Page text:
Geobiology/EHAP Seminars

These seminars hosted jointly by OEB and EPS bring together researchers from a variety of disciplines that are interested in the relationship between Earth’s chemical evolution and the history of life on it.
2017 Dec 01

Paleobiology Seminar



Haller Hall (Geological Museum 102)


What were the Ediacaran biota? Growth, morphology and phylogeny

Jennifer F. Hoyal Cuthill1,2

1Earth-Life Science Institute, Tokyo Institute of Technology, Tokyo, Japan.
2Department of Earth Sciences, University of Cambridge, Cambridge, UK.

Discoveries of Precambrian macro-fossils (over 541 million years old) stand among the most remarkable achievements in twentieth century palaeontology. However, the ‘Ediacaran biota’ have proved difficult to relate to living groups, due to their unusual morphology and strange modes of fossilisation. This talk will give an overview of the enigmatic biota from the Ediacaran period and describe recent quantitative analyses of their growth, functional morphology and phylogeny. These new models reveal close links between Ediacaran macro-fossils and the more familiar animals and ecology of the Cambrian period.


The EHAP/Geobiology Seminar Series is jointly hosted by OEB and EPS.

2016 Nov 14

Special Geobiology Seminar



Haller Hall (Geological Museum 102)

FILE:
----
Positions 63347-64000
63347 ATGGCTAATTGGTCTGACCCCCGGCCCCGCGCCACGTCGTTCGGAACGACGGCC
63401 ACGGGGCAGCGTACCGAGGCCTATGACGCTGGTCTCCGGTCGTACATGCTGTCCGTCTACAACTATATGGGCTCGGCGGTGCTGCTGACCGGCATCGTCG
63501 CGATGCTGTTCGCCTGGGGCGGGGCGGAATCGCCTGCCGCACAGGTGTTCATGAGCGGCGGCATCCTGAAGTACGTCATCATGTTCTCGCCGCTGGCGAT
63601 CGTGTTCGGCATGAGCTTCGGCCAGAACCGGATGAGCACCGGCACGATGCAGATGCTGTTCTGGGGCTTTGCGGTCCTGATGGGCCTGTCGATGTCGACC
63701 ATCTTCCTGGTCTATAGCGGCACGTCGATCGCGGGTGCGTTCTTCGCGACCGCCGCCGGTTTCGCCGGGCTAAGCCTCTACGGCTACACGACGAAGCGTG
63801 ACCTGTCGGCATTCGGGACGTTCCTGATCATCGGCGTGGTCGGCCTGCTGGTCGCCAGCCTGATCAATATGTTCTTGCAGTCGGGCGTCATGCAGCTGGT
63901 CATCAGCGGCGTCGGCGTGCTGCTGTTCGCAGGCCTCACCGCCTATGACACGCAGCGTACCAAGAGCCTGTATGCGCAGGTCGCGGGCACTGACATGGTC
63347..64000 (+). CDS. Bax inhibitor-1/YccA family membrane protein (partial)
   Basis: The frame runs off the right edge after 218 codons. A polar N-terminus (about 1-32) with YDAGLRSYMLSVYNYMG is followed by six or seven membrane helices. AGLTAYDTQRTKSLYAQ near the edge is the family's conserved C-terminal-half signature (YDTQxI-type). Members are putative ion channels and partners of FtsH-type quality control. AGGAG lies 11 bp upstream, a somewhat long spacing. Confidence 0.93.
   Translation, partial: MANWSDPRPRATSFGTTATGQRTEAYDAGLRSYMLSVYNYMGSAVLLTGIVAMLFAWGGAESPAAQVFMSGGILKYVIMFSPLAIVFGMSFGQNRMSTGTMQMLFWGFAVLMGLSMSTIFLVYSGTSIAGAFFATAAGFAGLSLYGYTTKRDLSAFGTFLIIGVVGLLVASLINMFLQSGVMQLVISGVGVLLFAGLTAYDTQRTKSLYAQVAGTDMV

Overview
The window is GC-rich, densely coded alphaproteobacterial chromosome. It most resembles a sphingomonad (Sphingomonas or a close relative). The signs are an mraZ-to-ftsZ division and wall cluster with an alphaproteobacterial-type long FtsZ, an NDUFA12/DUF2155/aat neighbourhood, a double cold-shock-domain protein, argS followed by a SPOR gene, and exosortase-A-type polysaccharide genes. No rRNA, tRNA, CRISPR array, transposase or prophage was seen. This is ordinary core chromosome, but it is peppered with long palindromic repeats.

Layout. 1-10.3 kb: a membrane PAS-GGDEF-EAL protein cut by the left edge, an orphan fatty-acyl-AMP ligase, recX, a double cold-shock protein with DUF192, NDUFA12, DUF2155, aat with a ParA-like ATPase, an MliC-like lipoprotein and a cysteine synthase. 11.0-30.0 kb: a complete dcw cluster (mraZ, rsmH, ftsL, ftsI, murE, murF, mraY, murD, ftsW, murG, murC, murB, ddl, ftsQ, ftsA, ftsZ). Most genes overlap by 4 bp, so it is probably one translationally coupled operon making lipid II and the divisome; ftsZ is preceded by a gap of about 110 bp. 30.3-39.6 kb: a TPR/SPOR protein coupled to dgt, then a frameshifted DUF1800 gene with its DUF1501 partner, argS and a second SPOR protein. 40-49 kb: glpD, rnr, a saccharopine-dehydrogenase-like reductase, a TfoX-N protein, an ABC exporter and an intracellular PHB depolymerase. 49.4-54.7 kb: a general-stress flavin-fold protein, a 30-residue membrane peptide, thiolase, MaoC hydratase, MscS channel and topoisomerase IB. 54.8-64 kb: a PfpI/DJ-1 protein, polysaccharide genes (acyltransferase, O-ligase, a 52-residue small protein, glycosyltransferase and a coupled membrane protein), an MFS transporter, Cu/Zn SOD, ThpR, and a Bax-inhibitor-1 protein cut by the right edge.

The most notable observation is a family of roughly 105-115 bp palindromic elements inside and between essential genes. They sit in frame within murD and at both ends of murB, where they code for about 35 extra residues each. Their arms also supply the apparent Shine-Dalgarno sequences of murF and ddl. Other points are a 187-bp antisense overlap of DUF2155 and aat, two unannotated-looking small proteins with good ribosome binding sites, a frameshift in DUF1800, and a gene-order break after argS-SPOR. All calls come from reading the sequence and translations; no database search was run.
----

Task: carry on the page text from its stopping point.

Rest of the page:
Cryoconite ponds: implications for climate, chemistry and life on Snowball Earth"
Paul Hoffman
Sturgis Hooper Professor of Geology, Emeritus
Dept. of Earth and Planetary SciencesHarvard University
*Geobiology/Paleobiology seminars are jointly hosted by OEB and EPS
2016 Oct 18

Paleobiology Seminar



Haller Hall (Geology Museum 102)

The Geobiology/Paleobiology Seminar Series is jointly hosted by OEB and EPS

"Mass extinctions, the spatial fossil record, and how paleoecology may help save the planet" by Simon Darroch (Vanderbilt University)
A critical challenge for paleontologists in the 21st Century is deciding how to use the fossil record to generate tools relevant to the current biodiversity crisis - the ‘6th mass extinction’. Here, I argue that too much effort has been spent on comparing current rates of species loss with those extrapolated from the past, because species may not need to be extinct for ecosystems to collapse – they may only need to be rare. Instead, the spatial components of past extinctions (changes in geographic range sizes, as well as emergent properties such as beta diversity) may provide a better metric for comparing between modern and ancient crises. Lastly, I discuss evidence for an Ediacaran-Cambrian (~542 Ma) mass extinction – the ‘first mass extinction of complex life’. Unlike the Phanerozoic ‘Big Five’, this extinction may have been driven by evolutionary innovation, ecosystem engineering and biological interactions, providing a powerful analogue for the present day.... Read more about Paleobiology Seminar